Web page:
Introduction. Antineutrophil cytoplasmic antibodies (ANCA) are known as a serologic marker of  immune disturbances in IBD. The most specific are perinuclear ANCA (pANCA). The aim of this study was to investigate their significance for the diagnosis of inflammatory bowel disease (IBD) in Romania.

Material and methods. A prospective longitudinal study, comprising all patients admitted to our Center in 2000 with ulcerative colitis - UC group (33 patients) and with Crohn’s disease - CD group (40 patients). The control group (C) included 22 healthy individuals, with similar age and sex distribution. ANCA was tested in serum by indirect immunofluorescence at Leuven University, Belgium.

Results. ANCA prevalence in UC group was 12/33 (36.4%), in CD group was 6/40 (15%), while in the C group all sera tested negative (p=0.004). All ANCA antibodies in patients with IBD were perinuclear type. In the UC group, the prevalence of pANCA was higher in females compared to males (52.9% versus 16.7%, p=0.04). The phenotype pANCA+ did not correlate with disease extension, severity, the evolutive form or complications. In the CD group, the phenotype pANCA+, although  more frequently found in colonic involvement and in non-obstructive non-fistulizing forms to associate with pANCA +, did not reach statistical significance (p=0.59). A higher severity of CD was associated with higher pANCA titers (p=0.05).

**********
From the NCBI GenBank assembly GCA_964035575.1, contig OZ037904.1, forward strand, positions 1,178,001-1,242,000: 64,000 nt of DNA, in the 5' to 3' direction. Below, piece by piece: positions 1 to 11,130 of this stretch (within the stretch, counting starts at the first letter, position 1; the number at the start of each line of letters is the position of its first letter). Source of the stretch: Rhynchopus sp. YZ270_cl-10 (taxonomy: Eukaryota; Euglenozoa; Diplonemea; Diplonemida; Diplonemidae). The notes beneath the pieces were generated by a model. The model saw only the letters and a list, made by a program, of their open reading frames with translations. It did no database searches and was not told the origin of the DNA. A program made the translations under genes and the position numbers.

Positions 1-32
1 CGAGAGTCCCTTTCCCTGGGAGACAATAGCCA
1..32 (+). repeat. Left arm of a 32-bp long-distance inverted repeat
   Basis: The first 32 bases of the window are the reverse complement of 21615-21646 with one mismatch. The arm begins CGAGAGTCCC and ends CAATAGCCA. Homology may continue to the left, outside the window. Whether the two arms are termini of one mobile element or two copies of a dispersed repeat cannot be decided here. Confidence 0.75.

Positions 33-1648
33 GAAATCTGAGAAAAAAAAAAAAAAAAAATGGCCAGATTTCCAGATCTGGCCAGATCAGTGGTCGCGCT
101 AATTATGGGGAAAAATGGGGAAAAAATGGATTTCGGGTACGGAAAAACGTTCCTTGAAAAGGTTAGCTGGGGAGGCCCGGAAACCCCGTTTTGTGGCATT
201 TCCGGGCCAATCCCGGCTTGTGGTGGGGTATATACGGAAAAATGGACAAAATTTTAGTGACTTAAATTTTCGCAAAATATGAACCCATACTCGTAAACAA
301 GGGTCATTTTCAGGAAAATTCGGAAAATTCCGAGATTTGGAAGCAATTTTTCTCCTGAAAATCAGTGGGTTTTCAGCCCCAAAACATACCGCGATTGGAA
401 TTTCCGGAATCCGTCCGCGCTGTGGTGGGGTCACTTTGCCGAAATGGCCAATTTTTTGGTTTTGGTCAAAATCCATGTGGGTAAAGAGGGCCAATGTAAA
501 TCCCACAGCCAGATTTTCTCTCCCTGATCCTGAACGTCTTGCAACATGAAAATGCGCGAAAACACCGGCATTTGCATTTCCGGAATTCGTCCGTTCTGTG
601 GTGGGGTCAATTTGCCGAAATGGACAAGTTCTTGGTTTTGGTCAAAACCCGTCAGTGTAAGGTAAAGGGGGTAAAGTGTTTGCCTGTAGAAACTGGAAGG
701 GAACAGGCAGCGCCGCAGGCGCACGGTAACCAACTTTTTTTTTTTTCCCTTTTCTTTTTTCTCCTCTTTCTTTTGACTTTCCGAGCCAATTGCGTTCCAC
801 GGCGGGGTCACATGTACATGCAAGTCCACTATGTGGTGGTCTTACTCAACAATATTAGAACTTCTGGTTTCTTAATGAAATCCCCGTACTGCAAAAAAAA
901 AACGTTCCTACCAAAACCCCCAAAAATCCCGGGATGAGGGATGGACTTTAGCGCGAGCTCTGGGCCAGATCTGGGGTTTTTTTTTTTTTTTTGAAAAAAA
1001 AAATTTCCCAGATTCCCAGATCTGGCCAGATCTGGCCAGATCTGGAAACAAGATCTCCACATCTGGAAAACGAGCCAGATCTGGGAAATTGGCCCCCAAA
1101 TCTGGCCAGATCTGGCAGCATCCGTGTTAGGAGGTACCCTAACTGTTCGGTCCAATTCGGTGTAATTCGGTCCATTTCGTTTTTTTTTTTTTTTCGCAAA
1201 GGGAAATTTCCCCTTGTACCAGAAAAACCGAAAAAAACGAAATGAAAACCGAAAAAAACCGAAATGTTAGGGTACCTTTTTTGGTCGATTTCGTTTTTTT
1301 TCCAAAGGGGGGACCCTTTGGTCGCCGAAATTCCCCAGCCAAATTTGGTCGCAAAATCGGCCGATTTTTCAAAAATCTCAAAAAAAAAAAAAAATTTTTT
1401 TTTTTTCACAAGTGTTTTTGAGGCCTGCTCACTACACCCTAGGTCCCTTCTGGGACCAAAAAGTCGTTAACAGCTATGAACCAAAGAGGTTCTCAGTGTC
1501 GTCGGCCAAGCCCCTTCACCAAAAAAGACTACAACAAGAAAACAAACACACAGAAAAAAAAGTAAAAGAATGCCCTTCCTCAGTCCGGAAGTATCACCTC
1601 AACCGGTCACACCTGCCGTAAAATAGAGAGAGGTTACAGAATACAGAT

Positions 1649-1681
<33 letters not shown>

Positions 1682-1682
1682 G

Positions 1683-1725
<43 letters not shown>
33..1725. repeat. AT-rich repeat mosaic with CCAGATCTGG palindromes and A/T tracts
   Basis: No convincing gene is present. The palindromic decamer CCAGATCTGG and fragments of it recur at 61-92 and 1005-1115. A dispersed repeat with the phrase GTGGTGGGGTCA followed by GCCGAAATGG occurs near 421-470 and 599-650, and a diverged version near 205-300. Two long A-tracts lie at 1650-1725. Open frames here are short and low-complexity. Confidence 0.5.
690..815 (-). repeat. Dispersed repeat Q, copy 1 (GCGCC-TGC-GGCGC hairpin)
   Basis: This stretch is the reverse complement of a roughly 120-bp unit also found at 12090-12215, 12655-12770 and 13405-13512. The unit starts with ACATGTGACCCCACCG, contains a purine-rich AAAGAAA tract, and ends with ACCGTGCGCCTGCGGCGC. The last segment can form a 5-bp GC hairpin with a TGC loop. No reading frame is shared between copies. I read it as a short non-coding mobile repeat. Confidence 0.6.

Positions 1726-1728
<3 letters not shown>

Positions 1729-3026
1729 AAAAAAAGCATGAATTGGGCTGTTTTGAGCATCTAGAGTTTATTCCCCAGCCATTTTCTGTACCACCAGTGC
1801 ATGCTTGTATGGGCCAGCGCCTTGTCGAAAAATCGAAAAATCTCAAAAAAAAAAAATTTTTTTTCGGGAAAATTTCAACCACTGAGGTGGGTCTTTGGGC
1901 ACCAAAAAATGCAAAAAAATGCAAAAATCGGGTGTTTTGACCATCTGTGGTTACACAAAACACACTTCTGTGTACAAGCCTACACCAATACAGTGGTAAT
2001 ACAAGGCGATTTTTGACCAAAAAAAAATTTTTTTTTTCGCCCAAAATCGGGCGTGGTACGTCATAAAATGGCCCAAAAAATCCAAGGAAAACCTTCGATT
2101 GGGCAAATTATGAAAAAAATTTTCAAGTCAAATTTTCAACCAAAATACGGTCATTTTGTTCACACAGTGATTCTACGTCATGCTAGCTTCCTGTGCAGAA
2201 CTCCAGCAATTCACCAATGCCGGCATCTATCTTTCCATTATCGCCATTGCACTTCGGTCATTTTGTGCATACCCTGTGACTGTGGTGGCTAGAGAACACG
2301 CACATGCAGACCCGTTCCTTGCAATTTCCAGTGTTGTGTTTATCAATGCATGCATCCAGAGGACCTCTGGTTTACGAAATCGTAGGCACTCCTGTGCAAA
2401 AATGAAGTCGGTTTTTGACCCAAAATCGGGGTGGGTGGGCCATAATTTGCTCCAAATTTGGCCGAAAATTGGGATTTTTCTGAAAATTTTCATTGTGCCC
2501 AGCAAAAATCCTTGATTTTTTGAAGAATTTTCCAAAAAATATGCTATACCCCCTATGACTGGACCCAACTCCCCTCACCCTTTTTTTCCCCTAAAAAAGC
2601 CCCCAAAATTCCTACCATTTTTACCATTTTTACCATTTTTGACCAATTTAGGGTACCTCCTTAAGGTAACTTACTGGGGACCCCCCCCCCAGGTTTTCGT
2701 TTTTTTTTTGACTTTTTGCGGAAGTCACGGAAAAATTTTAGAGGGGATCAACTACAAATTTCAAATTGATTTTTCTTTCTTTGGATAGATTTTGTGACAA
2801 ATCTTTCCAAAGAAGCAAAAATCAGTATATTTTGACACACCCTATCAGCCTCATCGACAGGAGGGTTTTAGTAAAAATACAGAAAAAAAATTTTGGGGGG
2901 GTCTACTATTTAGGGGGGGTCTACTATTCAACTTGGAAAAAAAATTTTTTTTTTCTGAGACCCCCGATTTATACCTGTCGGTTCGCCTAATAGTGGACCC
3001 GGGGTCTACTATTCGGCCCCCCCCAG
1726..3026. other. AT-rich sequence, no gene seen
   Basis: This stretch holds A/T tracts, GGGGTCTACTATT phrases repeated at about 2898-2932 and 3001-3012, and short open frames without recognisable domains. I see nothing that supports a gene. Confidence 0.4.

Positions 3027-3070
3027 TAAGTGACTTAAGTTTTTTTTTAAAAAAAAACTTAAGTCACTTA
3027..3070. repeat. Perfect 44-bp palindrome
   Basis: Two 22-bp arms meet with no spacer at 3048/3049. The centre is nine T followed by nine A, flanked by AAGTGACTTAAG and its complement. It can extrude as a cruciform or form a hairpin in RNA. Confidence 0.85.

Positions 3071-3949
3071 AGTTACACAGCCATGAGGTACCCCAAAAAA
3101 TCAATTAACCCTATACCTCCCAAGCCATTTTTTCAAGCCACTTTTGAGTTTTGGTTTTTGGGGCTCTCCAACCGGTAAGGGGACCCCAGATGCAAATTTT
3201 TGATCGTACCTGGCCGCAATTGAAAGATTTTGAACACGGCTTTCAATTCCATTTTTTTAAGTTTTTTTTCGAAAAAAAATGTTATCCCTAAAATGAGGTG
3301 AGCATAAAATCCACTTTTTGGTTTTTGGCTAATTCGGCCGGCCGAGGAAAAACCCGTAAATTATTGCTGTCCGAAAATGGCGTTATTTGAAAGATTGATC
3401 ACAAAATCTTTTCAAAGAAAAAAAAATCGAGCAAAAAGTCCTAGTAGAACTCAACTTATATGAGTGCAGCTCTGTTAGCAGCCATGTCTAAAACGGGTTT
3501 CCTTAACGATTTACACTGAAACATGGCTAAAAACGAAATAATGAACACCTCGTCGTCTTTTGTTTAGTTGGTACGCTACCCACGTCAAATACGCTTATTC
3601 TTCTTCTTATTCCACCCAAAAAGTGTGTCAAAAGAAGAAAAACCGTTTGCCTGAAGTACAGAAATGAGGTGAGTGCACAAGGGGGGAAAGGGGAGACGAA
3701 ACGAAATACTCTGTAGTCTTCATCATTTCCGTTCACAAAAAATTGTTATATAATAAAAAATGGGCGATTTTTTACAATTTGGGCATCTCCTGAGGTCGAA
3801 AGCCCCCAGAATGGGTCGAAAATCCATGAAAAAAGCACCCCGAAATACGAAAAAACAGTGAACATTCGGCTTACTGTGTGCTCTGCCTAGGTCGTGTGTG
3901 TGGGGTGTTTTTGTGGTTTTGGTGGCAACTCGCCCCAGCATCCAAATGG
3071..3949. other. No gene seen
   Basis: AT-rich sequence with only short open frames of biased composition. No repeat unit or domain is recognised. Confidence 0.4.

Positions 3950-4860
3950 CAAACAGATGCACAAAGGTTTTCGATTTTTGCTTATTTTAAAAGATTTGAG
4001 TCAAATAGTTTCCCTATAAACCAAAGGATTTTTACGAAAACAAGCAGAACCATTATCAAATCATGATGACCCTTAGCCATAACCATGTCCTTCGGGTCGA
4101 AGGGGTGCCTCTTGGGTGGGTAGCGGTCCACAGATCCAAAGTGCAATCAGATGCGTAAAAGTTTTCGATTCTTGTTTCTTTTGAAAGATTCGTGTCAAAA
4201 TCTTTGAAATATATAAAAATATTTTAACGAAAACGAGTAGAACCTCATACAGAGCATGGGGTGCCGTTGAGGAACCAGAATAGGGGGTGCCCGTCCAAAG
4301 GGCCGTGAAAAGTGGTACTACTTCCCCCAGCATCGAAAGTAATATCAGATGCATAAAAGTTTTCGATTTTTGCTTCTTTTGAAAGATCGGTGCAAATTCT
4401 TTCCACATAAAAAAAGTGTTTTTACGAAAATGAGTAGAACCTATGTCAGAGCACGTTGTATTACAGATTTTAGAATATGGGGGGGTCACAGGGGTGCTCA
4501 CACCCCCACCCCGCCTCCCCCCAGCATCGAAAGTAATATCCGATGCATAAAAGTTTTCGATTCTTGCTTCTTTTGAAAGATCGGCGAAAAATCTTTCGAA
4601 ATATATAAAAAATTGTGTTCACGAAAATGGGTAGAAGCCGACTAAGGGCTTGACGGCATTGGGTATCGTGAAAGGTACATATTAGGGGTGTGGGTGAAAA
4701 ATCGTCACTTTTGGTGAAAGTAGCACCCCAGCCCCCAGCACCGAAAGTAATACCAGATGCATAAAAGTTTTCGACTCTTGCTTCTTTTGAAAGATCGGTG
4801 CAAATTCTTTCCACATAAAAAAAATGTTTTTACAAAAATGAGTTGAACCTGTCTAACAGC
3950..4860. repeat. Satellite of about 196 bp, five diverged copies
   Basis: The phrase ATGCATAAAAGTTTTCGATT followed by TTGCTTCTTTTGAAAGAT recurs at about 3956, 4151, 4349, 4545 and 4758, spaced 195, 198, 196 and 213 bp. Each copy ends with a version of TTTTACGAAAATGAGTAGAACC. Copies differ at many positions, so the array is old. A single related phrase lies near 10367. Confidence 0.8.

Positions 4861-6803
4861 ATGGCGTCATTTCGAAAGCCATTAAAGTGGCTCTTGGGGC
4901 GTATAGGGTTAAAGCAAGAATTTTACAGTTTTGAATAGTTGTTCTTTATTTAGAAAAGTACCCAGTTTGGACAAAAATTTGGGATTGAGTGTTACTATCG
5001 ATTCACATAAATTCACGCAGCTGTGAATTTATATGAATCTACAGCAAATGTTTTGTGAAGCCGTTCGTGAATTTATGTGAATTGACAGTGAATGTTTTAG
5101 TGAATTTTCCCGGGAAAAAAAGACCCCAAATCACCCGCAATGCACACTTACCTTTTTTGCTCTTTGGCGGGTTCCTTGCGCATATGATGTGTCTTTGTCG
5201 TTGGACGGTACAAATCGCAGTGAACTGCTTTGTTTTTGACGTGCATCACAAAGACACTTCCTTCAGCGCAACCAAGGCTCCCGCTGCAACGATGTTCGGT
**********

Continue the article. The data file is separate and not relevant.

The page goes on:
Conclusion. pANCA prevalence in UC in Romania was lower in comparison with other studies (36.4% versus 50-80%). The highest prevalence was found in females with UC. In CD,  pANCA+ was associated with a higher severity. pANCA assessment remains at a research level, further in-vestigations being necessary in order to demonstrate its clinical importance.



Crohn’s disease, ulcerative colitis, perinuclear anti-neutrophil cytoplasmic antibodies